On January 29, 2013, Aleppo woke up to a new massacre. Men with hands bound were found with gunshots in their heads floating downstream like trash bobbing on the current.
A Syrian woman, Waad al-Kateab, now lauded as an award-winning photojournalist, filmed her experiences beginning in 2012 when the Syrian Civil War began. With her cell phone, she caught the first angry revolt outside the Presidential Palace in Damascus as well as the riots and gruesome shootings in Aleppo.
She was 26 when she first took up her camera. She had always wanted to be a journalist, but her parents had feared she’d land in jail. However, she still ends up filming everything, fearful that the next day she or the friends she films will be no longer.
She falls in love and captures her small wedding to a medical student named Hamza. He ends up choosing to stay in Syria to help run an underground hospital. Since he can never leave this place, his wife and eventual daughter live there with him.
Waad al-Kateab documents everything: the gore, the miraculous, the grief, and the love. She takes the camera into the hospital where she documents harrowing attempts to save the wounded as well as a spell-binding attempt to save a newborn baby. He also captures her own labor and the birth of her daughter, Sama.
The movie is narrated in the format of a loving letter to this innocent, soft black-haired child. She tries to explain the bewildering circumstances of a once peaceful Aleppo. She records for Sama what life is like during the civil war in Syria and how the people cope.
Education is provided secretly in basement rooms. Patients are saved through perseverance and resilience more than through supplies and equipment. Going to a grocery store is a challenging ordeal and their existence, as they know it, is all underground.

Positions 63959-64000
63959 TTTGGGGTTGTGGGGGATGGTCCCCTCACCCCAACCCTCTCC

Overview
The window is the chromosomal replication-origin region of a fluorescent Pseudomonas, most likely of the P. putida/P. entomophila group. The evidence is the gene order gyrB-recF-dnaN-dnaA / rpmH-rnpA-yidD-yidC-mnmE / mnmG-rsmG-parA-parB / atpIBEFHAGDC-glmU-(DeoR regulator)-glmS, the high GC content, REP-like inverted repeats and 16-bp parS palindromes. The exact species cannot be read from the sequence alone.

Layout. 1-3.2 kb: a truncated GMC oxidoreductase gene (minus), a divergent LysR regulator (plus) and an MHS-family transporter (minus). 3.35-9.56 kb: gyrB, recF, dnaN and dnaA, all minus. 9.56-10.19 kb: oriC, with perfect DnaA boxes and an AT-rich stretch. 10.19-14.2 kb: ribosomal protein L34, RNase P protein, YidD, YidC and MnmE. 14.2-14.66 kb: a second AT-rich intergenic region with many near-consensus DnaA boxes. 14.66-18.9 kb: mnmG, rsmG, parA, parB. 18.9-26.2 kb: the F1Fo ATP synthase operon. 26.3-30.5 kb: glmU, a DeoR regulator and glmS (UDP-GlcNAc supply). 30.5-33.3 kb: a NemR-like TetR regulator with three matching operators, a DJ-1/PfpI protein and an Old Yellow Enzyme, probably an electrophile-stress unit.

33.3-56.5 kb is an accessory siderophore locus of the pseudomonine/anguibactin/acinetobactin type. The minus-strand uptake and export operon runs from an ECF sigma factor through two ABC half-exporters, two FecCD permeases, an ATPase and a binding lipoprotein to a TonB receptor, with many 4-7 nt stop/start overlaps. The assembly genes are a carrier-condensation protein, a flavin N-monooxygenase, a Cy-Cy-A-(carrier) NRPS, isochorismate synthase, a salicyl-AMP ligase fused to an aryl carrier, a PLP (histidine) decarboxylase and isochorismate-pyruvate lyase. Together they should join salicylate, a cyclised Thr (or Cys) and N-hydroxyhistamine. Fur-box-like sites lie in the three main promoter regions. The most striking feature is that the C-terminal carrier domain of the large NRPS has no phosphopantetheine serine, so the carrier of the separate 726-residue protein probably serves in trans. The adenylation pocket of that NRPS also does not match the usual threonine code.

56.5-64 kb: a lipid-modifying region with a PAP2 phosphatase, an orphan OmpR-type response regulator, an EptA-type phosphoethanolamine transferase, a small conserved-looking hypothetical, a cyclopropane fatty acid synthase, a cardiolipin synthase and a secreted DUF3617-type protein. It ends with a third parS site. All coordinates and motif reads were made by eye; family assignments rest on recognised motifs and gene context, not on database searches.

Waad al-Kateab and her husband wrestle with an instinctual drive to flee Syria to save their daughter and a conscientious obligation to stay to help save their country.
Co-directed with Edward Watts, a documentarian associated with British television networks, Waad Al-Katea’s documentary, “For Sama,” has won 20 awards, including the Best Documentary Award at the 2019 Cannes Film Festival. Watts contribution was helping Al-Katea shape her hundreds of hours of footage into a personal story where she explains to her daughter the tragedy of the ruthless Assad regime.
“For Sama,” an eye-opener on the excruciating decisions Syrians must make during one of the greatest humanitarian crises of our times, opened in theaters nation-wide on July 26 and is currently being featured at the Northwest Film Center Aug. 30 to Sept. 1 in Portland, Oregon.
Directors: Waad Al-Khateab and Edward Watts
Executive Producers: Raney Aronson, Ben de Pear, Nevine Mabro, Siobhan Sinnerton, and George Waldrum
Producer: Waad Al-Khateab
Cinematograher: Waad Al-Khateab
Music: Nainita Desai
Website with theater dates: https://www.forsamafilm.com
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